The truth is, we don’t know how complicated your matter is either. We don’t know how long it’ll take to resolve itself. But we want to provide a different style of service, and one which gives you certainty about how much it will cost because we know that this is increasingly what clients expect. If your matter settles early, you’ll pay less, and if it becomes contested, it will cost more. But there is certainty in the figures that we give to you. In return, we ask that you work with us within reasonable parametres. Things change and sometimes things will blow out. We accept that this will be the case from time to time, but we think it’s worth it so that you know you have certainty with your fees, and not as though you’re throwing money down an endless, bottomless pit with no knowledge of when it might end.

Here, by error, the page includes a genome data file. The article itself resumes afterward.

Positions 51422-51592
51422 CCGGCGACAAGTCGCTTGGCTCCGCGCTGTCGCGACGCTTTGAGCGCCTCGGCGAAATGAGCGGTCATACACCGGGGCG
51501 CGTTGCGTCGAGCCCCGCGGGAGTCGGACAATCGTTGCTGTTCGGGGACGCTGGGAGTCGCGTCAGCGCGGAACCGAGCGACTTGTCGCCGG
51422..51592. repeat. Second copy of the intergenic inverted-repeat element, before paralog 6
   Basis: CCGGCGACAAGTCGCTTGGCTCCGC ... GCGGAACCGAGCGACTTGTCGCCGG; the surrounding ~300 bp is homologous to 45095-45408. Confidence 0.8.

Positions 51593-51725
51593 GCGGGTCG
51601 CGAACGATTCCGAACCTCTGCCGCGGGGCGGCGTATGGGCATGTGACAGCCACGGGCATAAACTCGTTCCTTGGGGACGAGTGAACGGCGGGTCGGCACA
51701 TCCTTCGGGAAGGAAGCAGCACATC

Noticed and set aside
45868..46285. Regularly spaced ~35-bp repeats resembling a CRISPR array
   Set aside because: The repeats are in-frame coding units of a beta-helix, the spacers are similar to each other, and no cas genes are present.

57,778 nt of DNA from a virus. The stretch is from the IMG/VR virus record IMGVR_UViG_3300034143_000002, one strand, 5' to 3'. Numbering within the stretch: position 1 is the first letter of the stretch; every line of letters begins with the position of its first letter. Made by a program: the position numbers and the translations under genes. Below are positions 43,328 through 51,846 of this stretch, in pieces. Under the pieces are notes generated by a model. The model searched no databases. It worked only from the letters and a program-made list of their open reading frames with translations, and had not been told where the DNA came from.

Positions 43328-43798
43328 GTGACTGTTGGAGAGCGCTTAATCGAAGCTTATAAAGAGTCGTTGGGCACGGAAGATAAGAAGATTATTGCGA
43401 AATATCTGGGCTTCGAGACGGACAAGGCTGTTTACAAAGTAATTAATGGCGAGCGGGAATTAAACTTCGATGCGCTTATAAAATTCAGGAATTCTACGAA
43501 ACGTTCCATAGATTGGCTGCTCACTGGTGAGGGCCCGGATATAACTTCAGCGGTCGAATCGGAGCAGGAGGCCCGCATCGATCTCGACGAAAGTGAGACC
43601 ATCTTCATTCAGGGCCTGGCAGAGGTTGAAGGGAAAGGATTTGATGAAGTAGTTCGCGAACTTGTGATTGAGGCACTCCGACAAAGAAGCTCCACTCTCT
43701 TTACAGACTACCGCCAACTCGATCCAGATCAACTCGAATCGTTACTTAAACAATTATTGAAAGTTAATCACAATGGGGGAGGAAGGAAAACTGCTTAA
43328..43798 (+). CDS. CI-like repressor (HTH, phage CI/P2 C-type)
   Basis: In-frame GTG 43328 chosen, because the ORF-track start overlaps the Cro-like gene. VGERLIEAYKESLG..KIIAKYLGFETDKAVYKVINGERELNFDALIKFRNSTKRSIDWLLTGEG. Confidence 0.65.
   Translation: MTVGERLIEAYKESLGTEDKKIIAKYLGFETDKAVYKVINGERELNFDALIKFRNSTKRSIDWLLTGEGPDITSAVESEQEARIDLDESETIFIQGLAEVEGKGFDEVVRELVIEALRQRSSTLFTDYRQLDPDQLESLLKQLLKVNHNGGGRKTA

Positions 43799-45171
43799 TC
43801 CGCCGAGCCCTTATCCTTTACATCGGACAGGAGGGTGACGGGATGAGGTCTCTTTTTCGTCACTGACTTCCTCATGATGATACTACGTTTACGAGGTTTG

What if my matter settles at some stage? Do I have to pay the entire fee?
You will see if you click on our get a quote page that our fixed fees are broken into stages. The idea is that you pay the amount that is stated for each stage and you don’t pay anything further until that stage has been completed. If your matter settles early on, you’re only paying for that stage.
Children’s Matters – General FAQ’S
What is a parenting case?
There are lots of terms that are used interchangeably by the court and the general public to describe parenting cases. From children’s cases, to parenting disputes, to custody matters, essentially they are all the same thing. Cases where parents are in dispute in relation to the future care arrangements for their kids are commonly called parenting cases, or child custody cases. If the matter goes to court, the job of the judge is to make orders for the children which the judge believes will be in the child or children’s “best interests”.